I came across this doorway to the church of St Helen’s in Great St Helen’s, a winding lane off Bishopsgate while wandering through the City of London a few weeks ago. It’s tucked off the main road and sits between modern office blocks (The Gerkin) and the usual deadzone of closed fast food shops thatContinue reading “St Helen’s Church, Bishopgate, London”
A recent trip to London and a stroll around Brick Lane/Spitalfields Market area, revealed these interesting lettering examples.
This example is found above a door of a warehouse on Dye House Lane, Lancaster. The lettering is so faded that it’s very hard to make out the details, although the words MEAL &, in a serif seems visible. Location: Dye House Lane, Lancaster, UK.
A recent trip to Carlisle and some more fine examples of lettering from this impressive northern city. Location: Carlisle, Cumbrian, UK.
From a fairground carousel on Morecambe prom, taken during the Vintage Festival last weekend. Location: Morecambe Promenade, UK.
This is probably my favourite example of memorial lettering in Lancaster: if only because of the beauty of the lettering. They are superbly rended in a wonderfully elegant serif . The large sandstone slab on which the lettering sits, is to be found set in the floor just outside the entrance to the Trinity United Reform ChurchContinue reading “Walmsley and Welch, Lancaster”
W. & J. Pye were suppliers of animal feed and other agricultural products. As well the offices on St. George’s Quay where this example is found, they also had a warehouse on Fleet Square (See the post on J. Bibby & Sons: http://acityofletters.wordpress.com/2013/11/20/j-bibby-sons/) with some adjoining wooden buildings that were demolished some years ago. The lettersContinue reading “W.& J. Pye: Ghost Lettering, Lancaster”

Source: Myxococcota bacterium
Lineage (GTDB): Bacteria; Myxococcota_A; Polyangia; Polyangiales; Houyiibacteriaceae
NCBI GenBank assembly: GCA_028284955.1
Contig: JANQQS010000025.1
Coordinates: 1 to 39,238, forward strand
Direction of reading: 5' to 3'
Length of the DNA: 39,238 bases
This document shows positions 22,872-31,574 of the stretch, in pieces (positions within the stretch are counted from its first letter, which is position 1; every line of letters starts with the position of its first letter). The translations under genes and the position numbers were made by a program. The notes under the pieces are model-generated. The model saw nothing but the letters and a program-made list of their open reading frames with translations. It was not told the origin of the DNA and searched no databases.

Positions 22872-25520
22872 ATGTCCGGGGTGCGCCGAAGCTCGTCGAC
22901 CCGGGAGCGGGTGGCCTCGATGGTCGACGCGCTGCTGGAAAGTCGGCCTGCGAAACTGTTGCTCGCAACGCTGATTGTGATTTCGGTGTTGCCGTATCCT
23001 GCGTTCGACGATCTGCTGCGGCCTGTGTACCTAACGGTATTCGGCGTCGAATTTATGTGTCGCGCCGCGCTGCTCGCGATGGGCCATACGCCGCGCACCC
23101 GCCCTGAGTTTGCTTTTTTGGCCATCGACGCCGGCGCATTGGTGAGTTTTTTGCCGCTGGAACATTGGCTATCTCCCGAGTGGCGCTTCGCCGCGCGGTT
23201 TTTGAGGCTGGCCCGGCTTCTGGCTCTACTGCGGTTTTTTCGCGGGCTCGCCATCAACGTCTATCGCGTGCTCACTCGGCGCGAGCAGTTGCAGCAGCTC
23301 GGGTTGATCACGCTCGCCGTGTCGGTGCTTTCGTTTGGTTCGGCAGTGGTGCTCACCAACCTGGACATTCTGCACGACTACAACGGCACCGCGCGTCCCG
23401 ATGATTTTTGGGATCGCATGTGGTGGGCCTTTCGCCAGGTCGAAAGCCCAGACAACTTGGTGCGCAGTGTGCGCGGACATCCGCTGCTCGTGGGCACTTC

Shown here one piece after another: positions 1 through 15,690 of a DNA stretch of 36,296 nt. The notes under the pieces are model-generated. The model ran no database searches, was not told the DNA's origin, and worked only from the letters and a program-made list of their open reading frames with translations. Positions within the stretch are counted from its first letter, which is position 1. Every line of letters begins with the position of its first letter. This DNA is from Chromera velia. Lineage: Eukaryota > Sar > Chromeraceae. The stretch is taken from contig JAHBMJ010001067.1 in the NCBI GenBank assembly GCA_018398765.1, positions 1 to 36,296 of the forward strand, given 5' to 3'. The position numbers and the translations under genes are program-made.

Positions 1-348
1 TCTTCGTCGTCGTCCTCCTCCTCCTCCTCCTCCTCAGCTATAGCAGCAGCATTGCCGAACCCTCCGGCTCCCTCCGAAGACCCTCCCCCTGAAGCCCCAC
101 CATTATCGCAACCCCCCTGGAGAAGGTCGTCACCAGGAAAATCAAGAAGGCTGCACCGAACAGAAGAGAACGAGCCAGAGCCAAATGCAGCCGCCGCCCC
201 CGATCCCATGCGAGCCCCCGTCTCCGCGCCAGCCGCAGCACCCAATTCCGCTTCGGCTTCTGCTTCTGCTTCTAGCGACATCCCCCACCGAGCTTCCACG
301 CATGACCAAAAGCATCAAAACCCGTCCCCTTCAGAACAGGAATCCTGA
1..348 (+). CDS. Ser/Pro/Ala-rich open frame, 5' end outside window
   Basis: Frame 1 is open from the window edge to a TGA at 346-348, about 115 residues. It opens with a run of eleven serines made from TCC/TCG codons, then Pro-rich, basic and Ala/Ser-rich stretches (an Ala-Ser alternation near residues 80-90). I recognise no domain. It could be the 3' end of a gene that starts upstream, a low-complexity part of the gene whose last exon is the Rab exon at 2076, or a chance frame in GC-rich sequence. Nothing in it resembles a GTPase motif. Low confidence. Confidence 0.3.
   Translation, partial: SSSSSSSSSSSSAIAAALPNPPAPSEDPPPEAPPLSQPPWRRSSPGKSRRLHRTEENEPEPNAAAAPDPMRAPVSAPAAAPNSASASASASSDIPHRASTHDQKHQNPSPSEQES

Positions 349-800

You wait for ages for one Fat Face and then,,, Another example of the elusive Fat Face letterform, this time on the corner of Great John Street and Brock Street and facing on to Dalton Square. These letterforms are first seen in print around 1810, so this dates this example to some point after this.Continue reading “Dalton Square: Ghost Lettering, Lancaster”
I was wandering through town a few weeks ago and spotted this lettering, revealed by the work taking place on the woodwork above this passageway (St. Simon’s Arcade) off Market street. Only a part of the lettering is legible but what looks like the word ‘Stables’ can be made out. I’ve seen this woodwork on photos from theContinue reading “St. Simon’s Arcade, Lancaster”
As the details on the previous post about J. Atkinson & Co. shows, this iconic Lancaster company has ben trading in the city since 1837. With a wealth of historical details found in their shops and cafes, and the current owners desire to combine the best of the history they inherited together with a modern take onContinue reading “J. Atkinson & Co., Lancaster: Shop Frontage”